Auf dem Elbe-Radweg kann man den Fluss entlang fahren. Dort sieht man kleine Dörfer, große Felder, Kühe und Schafe mit schwarzen Gesichtern. – You can cycle along the river on the Elbe bike path. You’ll see small villages, large fields, cows, and sheep with black faces.


Quiz

Quiz: The Accusative Prepositions

In this quiz, learners can practise choosing the correct preposition and accusative article or pronoun in example sentences.

Corresponding Worksheet: A version of the online quiz as a downloadable PDF

School Quizzes 🏫

Posted by Roslyn Green, September 2022

Multiple Choice Quiz: Talking about School Subjects

This quiz provides sentences for describing your timetable and your attitudes to school subjects.


Colour-Coded Flippity Flashcards with a Matching Game

Learn school vocabulary by working through these gender-coded cards. Then click on “Matching” to test your memory.


Crossword: German Words for the Classroom

The clues are in German, but there are pictures to help as well. Click on the light bulb to revise the vocabulary.


Multiple Choice Quiz: My School Day

Select the right sentence to match pictures about your school day, from waking in the morning to sinking into an exhausted sleep at night.


Crossword: Classroom People and Objects

The crossword has a key word, along with pictures to help you decipher the German clues.


A Vocabulary Quiz: In der Schule → At School

Use essential nouns, verbs and adjectives for talking about school in sentences.


A Picture Quiz: What is in my schoolbag?

Learn the names for all the objects in your school bag, along with their genders.


A Pin and Label Quiz with Speaking Clues: Schulsachen School Stuff

The pins are colour coded, so that you learn the genders as well as the names of objects.


A Fill the Gap Quiz: Mein Schultag

This quiz contains vocabulary questions about attitudes to school subjects, events in a typical school day, and some revision of German word order.


A Pin and Label Quiz with Speaking Clues: What is in my schoolbag?

This quiz is embedded below. Just click on the pins to begin labelling. Click on the buttons on each label to hear a description in German.


 

Regular Verb Conjugation 🗝️

One Rule Above All Others: The Pattern of Regular Verbs

Posted by Roslyn Green, August 2022

The fundamental grammatical rule for speaking and writing correct German is the conjugation of regular verbs in the present tense.

Once you have learned this conjugation pattern, you will be able to apply it to hundreds of previously unknown verbs and be right every time. This will enable you to create hundreds of new sentences, even when using verbs that you have never before encountered.

A Tree of Regular German Verb Endings

Step by Step: Conjugating gehen (to go) as an Example

First, identify the verb stem.
Take off the -en at the end of the infinitive form of the verb. For example, the verb stem of wohnen is wohn. The verb stem of machen is mach.

Next, add the appropriate ending to the verb stem, depending on who is completing the action in the sentence. Here are the regular endings, shown for the verb gehen – to go:

  • ich gehe – I go
  • du gehst – you go (singular)
  • er/sie/es geht – he/she/it goes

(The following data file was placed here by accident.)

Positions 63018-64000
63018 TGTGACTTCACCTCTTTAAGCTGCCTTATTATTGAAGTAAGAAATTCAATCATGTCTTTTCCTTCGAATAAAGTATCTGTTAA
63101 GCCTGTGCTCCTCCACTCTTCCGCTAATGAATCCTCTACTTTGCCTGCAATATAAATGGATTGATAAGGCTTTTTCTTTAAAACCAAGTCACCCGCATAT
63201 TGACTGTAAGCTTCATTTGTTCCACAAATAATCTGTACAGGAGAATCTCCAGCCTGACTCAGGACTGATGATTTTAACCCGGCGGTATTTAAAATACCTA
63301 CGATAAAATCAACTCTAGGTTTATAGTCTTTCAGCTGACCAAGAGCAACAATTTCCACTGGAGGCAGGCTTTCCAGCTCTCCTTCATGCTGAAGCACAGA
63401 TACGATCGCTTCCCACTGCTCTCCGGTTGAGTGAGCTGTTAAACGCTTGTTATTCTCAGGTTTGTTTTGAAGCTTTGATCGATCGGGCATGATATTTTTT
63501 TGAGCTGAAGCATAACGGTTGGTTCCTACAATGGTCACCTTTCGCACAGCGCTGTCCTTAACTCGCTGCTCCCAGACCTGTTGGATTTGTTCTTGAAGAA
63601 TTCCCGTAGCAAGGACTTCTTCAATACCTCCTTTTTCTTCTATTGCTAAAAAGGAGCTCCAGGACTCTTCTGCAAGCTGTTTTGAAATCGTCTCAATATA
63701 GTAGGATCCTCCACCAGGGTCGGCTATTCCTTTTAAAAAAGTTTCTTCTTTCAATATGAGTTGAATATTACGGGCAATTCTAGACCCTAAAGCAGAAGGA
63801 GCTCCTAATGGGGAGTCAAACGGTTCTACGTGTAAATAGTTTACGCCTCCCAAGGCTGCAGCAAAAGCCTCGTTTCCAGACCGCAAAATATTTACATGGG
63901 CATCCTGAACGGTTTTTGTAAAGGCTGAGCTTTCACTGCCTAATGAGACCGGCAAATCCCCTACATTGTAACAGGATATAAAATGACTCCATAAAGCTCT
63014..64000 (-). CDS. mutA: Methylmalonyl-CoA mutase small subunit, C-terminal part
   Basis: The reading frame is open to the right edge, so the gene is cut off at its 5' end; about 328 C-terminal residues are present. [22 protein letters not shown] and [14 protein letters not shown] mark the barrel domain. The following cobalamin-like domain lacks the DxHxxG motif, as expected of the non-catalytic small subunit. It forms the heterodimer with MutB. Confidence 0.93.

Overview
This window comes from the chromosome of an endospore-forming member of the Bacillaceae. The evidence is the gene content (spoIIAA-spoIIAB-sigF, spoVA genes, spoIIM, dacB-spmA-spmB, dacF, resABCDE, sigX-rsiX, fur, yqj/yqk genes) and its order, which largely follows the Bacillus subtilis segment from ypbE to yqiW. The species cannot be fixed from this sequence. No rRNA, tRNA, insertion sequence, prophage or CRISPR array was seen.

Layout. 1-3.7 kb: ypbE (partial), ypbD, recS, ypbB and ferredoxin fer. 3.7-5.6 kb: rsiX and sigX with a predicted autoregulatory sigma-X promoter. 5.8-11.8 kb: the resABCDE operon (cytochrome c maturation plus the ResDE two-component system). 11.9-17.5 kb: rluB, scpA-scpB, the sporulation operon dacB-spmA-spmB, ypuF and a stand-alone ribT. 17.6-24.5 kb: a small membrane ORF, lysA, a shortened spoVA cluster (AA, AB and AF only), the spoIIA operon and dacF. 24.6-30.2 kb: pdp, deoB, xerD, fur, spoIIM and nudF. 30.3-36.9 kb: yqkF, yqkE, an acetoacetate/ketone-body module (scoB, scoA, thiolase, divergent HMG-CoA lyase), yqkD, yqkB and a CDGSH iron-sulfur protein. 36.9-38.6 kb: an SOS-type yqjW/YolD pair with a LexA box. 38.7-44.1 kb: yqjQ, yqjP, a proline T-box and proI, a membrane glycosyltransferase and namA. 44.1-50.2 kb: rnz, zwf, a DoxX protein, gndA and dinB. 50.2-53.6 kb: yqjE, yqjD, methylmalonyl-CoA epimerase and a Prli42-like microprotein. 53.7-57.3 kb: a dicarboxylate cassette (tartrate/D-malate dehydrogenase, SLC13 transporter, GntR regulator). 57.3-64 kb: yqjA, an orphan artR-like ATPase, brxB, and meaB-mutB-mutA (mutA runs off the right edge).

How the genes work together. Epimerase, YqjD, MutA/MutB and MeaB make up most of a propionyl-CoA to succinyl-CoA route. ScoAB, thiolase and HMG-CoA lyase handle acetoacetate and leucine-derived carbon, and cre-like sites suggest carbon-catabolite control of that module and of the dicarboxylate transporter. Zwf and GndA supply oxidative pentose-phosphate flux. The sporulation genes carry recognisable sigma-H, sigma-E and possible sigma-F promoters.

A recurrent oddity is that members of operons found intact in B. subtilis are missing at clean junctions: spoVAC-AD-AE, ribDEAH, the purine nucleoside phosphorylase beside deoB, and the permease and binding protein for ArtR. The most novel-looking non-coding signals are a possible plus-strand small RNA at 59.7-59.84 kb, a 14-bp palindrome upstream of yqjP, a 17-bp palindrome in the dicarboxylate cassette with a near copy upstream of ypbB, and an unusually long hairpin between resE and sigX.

• wir gehen – we go
  • ihr geht – you go (plural)
  • sie gehen – they go

Note 1: The only difference between she goes and they go in German is the verb ending. That means that getting the verb endings correct with these pronouns is especially important to being understood.

Note 2: The formal address (Sie = you) requires the infinitive form of the verb: e.g. Sie machen, Sie gehen, etc. There is only one exception to this rule in the whole German language: sein – to be. To say “you are” to a stranger or acquaintance in a formal situation, you use Sie sind. Of course, sein is far too important to be a regular verb.

Quizzes


If you know how to handle the verbs, you know how to handle the language. Everything else is just vocabulary. – Michel Thomas, language teacher

Five Reasons to Learn German 🤔

Picture from Pixabay

I could just as easily have titled this post: “Five reasons to torture yourself”, “Five reasons to put yourself through the mill” or “Five reasons to subject yourself to untold suffering”.

In reality, of course, I love the German language. All the same, I must admit that this passion involves long periods of struggle and frustration as well as brief moments of pleasure.

Here are my first five reasons for learning German.

Ein Deutschlerner muss tapfer sein.

1 Learning German shows courage.
German is a grammatical minefield. Through learning it and refusing to give up, you prove your courage, your stamina and, above all, your readiness to make a fool of yourself. You really have to be tough to see it through.

Deutsch macht dich bescheiden.  

German makes you modest.
Anyone who tends to be conceited or over-confident will become more modest through learning German.

Deutsch kann dich glücklich machen. Gelegentlich.

Every correct sentence brings unexpected pleasure.
The grammatical rules of German are so complex that every error-free sentence you produce is a genuine achievement. Your self-esteem grows every time you say something without making a mistake. This will occur so rarely, however, that your modesty will remain intact.

Das Wort “Fingerhut”, zum Beispiel, bedeutet “thimble” auf Englisch.  Das heißt, “finger hat”. Schön, oder?

4 The words are guessable.
Once you have learned your first thousand words of German, you’ll be able to guess many of the others. The reason is that the German way of putting words together allows you to deconstruct new words with relative ease.

Deutsche Muttersprachler sind kreativ.

5 The compound words of German are unforgettable.
The many-barrelled words of the German language show how inventive and imaginative its speakers are. These words make for creativity and fantasy.

Question: And what about you? Can you give at least one reason for learning German? What do you like about the German language? Please write a comment to express your personal opinion or to explain your love for German.

Frage: Und du? Kannst du mindestens einen Grund nennen, Deutsch zu lernen? Was gefällt dir an der deutschen Sprache? Schreib bitte einen Kommentar, um deine persönliche Meinung zu äußern und deine Liebe für Deutsch zu erklären.

Some Extra Links for Learners: